However, unless you are a die-hard fan of the genre, and with the exception of one or two moments of amusing surprise, there isn’t enough creativity or inspiration to justify slogging through all the clichés. It’s like watching a shot-for-shot remake of a crappy horror film where the script had already been recycled for three other sequels. If this was done by some college kids as a technical exercise in recreating a specific genre, I would have applauded (or at least, nodded with approval). But ‘Lost In The Dark’ has apparently been given a bigger release than that and should be held to higher standards. Obviously, the movie has been released to the coveted Blu-ray format, when other cult classics like ‘Supergirl’ (originally released by Anchor Bay long before Warner Bros released the ‘Superman’ films on digital) and ‘Streets of Fire’ and any of the Andy Sidaris films are still relegated to the lowly DVD format.
The director and editor try to stylize this film with deliberately designed “print damage” such as dirt and splices and attempts to recreate an old-fashioned, low-brow theaterical experience, including a scene where the celluloid melts away and a card shows up indicating a “Missing Reel” (this joke, by the way was executed far better in ‘Gremlins 2: The New Batch’ and in the ‘Planet Terror’ feature from ‘Grindhouse’). The problem here is that these little touches are done clumsily and inconsistently, making all the half-hearted visual effects looks amateurish and unconvincing. It just doesn’t work.
There is one exchange of dialogue which provoked a genuine laugh from me (in which the whiny and dim-witted blonde refers to a cannibal as being a “cannonball”) as well the attempt to create a gross-out, cringe-worthy moment borrowed directly from the cult classic ‘Zombie’ (a real “eye-opening” segment which haunts me nearly thirty years later!) which ends up being botched completely by indifferent special effects. As the by-the-numbers slaughter was taking place, I was looking forward to a few creative surprises to justify all this dogged predictability: perhaps an absurd plot-twist to throw the viewer off, or even some non-sequitur just to mix up horror genres, like it was all just a dream (or was it?). At some point in the plot, there is some hint at a bigger, and perhaps more supernatural ritual going on with the killer and his victims, but that idea is left completely undeveloped. I just wanted something - anything really - to give me a reason to recommend this film. Instead, I found this so-called tribute to be a listless and uninspired retread.
The Blu-ray ray: Vital Disc Stats
Packaged in an environmentally friendly keep case (there are cut-outs on both sides!), 'Lost After Dark' is pressed onto a BD25 disc, with no other bells or whistles. The cover art is a modification of the stylized one-sheet poster.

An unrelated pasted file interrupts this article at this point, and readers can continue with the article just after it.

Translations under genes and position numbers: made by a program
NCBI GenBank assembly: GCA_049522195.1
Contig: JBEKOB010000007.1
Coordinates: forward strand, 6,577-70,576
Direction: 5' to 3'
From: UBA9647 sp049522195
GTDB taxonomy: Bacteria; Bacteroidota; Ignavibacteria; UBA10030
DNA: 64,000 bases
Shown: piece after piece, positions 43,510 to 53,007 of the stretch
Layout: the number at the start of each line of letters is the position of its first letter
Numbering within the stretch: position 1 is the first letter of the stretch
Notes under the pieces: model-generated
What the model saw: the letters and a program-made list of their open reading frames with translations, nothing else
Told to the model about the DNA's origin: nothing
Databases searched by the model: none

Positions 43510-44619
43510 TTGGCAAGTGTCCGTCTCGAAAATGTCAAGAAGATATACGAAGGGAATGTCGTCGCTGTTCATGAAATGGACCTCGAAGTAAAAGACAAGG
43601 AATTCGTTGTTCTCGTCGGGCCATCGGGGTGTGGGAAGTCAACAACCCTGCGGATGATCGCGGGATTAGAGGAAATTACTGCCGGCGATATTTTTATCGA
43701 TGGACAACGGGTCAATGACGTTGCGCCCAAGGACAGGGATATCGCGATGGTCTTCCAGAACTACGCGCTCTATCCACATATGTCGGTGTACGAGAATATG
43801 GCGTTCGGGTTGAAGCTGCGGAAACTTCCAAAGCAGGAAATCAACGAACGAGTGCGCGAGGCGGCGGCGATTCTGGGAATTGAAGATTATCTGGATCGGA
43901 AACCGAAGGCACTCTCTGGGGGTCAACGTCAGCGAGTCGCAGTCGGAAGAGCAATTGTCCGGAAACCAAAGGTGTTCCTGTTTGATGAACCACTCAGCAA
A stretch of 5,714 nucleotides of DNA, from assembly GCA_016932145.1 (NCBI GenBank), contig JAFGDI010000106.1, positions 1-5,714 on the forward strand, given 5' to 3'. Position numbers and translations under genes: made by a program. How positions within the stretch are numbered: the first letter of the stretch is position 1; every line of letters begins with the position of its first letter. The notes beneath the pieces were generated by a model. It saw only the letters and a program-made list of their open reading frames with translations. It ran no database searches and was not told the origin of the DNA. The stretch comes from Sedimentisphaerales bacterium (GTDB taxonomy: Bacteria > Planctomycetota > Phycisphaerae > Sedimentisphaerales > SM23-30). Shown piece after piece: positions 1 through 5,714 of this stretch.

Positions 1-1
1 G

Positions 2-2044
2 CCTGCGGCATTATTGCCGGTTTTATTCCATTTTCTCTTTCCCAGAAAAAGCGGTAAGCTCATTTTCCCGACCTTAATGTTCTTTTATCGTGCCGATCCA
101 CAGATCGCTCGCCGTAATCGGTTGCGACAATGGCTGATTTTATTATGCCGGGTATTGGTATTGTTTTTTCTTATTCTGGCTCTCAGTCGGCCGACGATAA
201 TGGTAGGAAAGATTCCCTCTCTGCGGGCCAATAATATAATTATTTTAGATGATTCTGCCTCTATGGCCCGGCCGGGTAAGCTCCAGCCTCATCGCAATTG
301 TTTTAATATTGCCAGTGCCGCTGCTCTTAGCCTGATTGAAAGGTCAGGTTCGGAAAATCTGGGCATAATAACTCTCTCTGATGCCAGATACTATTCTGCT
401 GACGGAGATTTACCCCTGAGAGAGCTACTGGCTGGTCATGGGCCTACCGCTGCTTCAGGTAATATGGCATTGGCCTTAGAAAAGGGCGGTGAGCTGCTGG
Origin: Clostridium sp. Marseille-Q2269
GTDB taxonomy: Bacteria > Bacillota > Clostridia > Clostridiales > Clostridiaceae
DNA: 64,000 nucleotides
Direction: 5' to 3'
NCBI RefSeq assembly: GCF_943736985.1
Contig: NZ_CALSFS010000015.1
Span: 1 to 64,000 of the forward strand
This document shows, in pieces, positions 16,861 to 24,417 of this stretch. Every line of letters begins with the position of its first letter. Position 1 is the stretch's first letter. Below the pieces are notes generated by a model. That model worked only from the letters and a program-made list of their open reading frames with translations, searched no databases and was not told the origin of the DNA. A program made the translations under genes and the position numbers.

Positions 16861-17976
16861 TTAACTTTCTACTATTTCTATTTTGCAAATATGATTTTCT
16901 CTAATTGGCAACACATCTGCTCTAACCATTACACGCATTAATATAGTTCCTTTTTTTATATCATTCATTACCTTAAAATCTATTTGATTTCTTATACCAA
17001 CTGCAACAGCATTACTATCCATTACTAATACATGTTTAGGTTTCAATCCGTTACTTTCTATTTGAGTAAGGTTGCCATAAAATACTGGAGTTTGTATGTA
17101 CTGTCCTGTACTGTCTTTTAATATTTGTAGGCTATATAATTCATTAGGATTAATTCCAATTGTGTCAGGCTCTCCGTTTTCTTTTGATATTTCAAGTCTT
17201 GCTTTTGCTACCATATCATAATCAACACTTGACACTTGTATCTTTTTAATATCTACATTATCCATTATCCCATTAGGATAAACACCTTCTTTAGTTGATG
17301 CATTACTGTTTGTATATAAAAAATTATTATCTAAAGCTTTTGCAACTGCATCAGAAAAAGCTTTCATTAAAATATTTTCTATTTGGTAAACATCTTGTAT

'Lost After Dark' is presented in 1.78:1 widescreen aspect ratio from a 1080p MPEG4-AVC encoding. Shot digitally, the movie has been altered to look like a worn and battered print from the 1980s, with inconsistent results only when it comes to design. Otherwise, the picture looks modern and definitely up to high definition standards. There is a persistent layer of grain in every scene, but does not distract from fine details like the freckles on Sarah Fisher's face. Colors are generally bleached out yet the bright oranges and yellows from the fashion of that era remain evident. The night time scenes stand out with blacks which are distinct and do not suffer from crushing, especially notable in a scene where a brunette wearing a black tee-shirt, black leather jacket, walks within shadows.
The horror films of the eighties weren't particularly known for aggressive surround sound mixes, and that is the case with 'Lost After Dark' which is presented in Dolby TruHD 5.1. (In fact, the studio logo for Raven Banner Entertainment provide the best audio moments with the flapping of wings circling the home theater soundstage.) Since most of the action and characters appear front and center, it makes sense that any ambience remain limited to environmental effects and the score.
Dialogue is firmly anchored to the center channel, with the other channels coming to life when music appears on the soundtrack, most notably whenever the Vice-Principal drives around in his sports car blaring disco music. Predictably, dynamics are modest until a character screams in terror, but there is nothing which would make one jump out of their seat or even reach for the volume control. If the filmmakers wanted to create an average, VHS-home viewing experience, a bit of analog hiss to the soundtrack might have been welcome.
Subtitles for the movie are provided in English and in Spanish.
Other than a couple of front-loaded trailers for two titles (for the record, they are 'The Drownsman' and 'Spring'), 'Lost In The Dark' is completely bereft of bonus materials. There's not even a trailer or a electronic press kit to complement the main feature.
I guess I can appreciate what the filmmakers here were trying to do. And if I was a shameless fan of the genre, 'Lost After Dark' would probably be a great trip down that memory lane. But without sufficient wit or humor to underscore the deliberate clichés, ‘Lost In The Dark’ looks and feels like a tired retread of some of the cheesiest slasher films of the 1980s. If that was the limited intent, then it succeeds wildly. If the film was intended to subvert and transcend the genre, then all I can say is, “nice try.” Rent it if you're in the mood for nostalgia.